While finding moments of rest in a chaotic world is necessary, seeking to isolate yourself in the name of simplicity most likely won’t be your best practice.

It’s still possible to thrive in your interactions and live a simple life. You just have to be willing to cut back on your status transactions.

Anytime you meet someone new, if you get introduced to a new client, team, or group of friends, there is a temptation to assert your status and recognize the statuses of those you meet.

While honor and respect are both great practices, status transactions are really more about how or where we measure up to those around us. It’s the yardstick mentality.

Simplicity doesn’t have anything in common with comparison.

You can grow towards simplicity as you become more comfortable with who you are and where you are going.


De-Escalate As Much as Possible

Myth: Living simply means hiding your problems.

Have you noticed that people who live simply have seemingly mastered the art of never having problems? It’s like everything isn’t really that big of a deal to them.

For me, there has been a correlation between growing up and wanting to talk about my problems. When you ask kids how they are doing, they rarely tell you, “I’m busy, stressed, and just could use a break.”

But when people ask me how I’m doing, I find that my default answer can easily become “I’m busy and tired.”

When people live simply, it’s not that don’t have problems, or that things aren’t a big deal. Instead, they have learned to de-escalate rather than escalate.

A de-escalator is someone who brings peace to situations rather than chaos, someone who doesn’t disagree with everything but tries to see things from other perspectives. De-escalators know that life is often bigger than the day to day problems, so they can rise above the fray rather than getting caught up in the struggle.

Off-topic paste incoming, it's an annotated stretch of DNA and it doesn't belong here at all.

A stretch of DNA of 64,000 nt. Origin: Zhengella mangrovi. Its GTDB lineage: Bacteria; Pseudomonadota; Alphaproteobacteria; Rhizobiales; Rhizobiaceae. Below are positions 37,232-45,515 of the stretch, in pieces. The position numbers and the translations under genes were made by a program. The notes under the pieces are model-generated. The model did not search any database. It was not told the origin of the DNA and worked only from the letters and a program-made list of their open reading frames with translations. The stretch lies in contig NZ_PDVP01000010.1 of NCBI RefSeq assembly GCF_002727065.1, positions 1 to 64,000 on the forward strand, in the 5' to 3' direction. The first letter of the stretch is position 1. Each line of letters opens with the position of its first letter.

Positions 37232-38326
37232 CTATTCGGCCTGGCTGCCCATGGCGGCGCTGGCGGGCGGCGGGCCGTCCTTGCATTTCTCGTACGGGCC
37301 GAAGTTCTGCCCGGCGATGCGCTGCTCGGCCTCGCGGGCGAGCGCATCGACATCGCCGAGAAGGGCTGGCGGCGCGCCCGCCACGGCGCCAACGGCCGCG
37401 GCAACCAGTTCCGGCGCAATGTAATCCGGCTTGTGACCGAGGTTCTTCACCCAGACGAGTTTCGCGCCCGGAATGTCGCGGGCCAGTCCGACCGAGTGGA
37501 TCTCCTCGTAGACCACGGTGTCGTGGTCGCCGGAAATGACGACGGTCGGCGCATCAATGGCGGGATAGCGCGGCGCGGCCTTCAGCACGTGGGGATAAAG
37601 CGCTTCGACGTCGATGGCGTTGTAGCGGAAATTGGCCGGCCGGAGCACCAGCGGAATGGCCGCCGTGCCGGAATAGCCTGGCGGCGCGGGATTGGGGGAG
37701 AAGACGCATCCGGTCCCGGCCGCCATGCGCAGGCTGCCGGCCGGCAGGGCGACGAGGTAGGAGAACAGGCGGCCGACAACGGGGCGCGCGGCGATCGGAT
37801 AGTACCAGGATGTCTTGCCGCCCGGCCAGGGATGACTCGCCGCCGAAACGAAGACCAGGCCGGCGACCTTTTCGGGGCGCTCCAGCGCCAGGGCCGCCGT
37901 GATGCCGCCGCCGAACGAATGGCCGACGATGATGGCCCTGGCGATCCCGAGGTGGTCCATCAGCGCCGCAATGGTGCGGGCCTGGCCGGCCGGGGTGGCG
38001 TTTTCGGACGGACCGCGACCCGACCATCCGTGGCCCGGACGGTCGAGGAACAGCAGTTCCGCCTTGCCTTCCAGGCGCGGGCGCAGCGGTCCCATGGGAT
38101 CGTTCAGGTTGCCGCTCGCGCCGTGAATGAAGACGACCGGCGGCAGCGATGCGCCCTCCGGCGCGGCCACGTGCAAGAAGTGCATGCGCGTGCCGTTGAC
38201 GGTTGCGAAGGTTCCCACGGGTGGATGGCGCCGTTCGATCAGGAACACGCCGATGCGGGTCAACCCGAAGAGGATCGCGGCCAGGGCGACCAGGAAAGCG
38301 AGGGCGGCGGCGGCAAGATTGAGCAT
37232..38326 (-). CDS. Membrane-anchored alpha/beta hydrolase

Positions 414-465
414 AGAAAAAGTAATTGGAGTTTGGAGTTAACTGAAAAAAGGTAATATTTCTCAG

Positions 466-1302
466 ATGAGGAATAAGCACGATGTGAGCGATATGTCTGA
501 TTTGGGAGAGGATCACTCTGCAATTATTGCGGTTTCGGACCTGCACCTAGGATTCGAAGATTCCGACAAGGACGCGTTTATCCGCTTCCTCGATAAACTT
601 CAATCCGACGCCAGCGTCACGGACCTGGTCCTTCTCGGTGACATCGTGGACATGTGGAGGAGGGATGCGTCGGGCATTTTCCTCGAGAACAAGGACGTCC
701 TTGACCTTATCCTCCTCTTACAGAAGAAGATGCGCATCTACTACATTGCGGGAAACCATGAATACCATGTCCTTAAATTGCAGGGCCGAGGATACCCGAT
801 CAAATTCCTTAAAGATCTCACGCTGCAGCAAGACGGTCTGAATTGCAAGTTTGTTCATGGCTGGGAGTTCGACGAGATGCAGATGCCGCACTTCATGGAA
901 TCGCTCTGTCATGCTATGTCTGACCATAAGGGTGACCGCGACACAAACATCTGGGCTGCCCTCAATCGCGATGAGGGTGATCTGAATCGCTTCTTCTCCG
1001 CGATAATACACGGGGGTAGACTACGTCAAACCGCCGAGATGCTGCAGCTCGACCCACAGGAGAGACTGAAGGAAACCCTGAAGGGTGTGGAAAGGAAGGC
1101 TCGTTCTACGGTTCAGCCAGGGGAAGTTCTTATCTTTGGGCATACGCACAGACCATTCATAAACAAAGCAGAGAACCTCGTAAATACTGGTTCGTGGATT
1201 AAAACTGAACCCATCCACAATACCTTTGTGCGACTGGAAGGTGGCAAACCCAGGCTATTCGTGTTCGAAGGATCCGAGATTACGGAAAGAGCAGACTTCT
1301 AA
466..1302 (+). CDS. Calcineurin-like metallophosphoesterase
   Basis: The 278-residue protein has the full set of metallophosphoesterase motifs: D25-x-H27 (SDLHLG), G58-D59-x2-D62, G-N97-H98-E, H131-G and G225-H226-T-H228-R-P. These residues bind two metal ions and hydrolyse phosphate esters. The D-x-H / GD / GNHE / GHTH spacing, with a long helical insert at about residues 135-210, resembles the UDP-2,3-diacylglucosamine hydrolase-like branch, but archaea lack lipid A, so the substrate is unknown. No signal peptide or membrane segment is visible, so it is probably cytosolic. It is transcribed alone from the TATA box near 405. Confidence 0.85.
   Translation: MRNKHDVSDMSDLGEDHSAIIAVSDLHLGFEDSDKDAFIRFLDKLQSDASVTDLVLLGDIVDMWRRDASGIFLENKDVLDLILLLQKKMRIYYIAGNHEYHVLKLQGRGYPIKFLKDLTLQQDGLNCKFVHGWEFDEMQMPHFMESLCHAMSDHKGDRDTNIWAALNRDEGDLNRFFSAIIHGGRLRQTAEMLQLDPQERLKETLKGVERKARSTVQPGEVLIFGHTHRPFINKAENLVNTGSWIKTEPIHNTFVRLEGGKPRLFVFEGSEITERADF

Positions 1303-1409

In Skillman’s experiment, rather than talk, the Kindergarteners just got to work.

The same is true for those who live simply. They’ve chosen to talk less about their problems which gives them more time for figuring out solutions.


Clarity over Complexity

Myth: Simplicity is silly and complexity is cool.

Growing up, I bought into the thought that complexity was cool. That being busy and doing complicated things was a measure of success and accomplishment.

As I’ve grown up, I’ve started to notice and appreciate the inverse of that trend.

Some of the people I look up to the most are people who have learned how to take the potentially complicated and hectic aspects of life and make them simplified.

That’s why my appreciation for first-grade teachers, nurses, and editors has skyrocketed.

To live simply, aim to reduce moments of complexity.


Conclusion

Simplicity is not synonymous with easiness. In fact, simplicity allows you and me to better understand ourselves and our environments.

Simplicity is hard-won. It is earned through understanding, appreciation, and fighting against cultural norms to recapture what once came so naturally.

If you look up the word simplicity in the dictionary, you’ll find these definitions:

  1. freedom from complexity, intricacy, or division into parts: an organism of great simplicity.
  2. absence of luxury, pretentiousness, ornament, etc.; plainness: a life of simplicity.
  3. freedom from deceit or guile; sincerity; artlessness; naturalness: a simplicity of manner.

I’d be happy if, at the end of the day, people could say about me: he was freed from complexity and division, he wasn’t pretentious and he was sincere and free of deceit. He lived a simple life.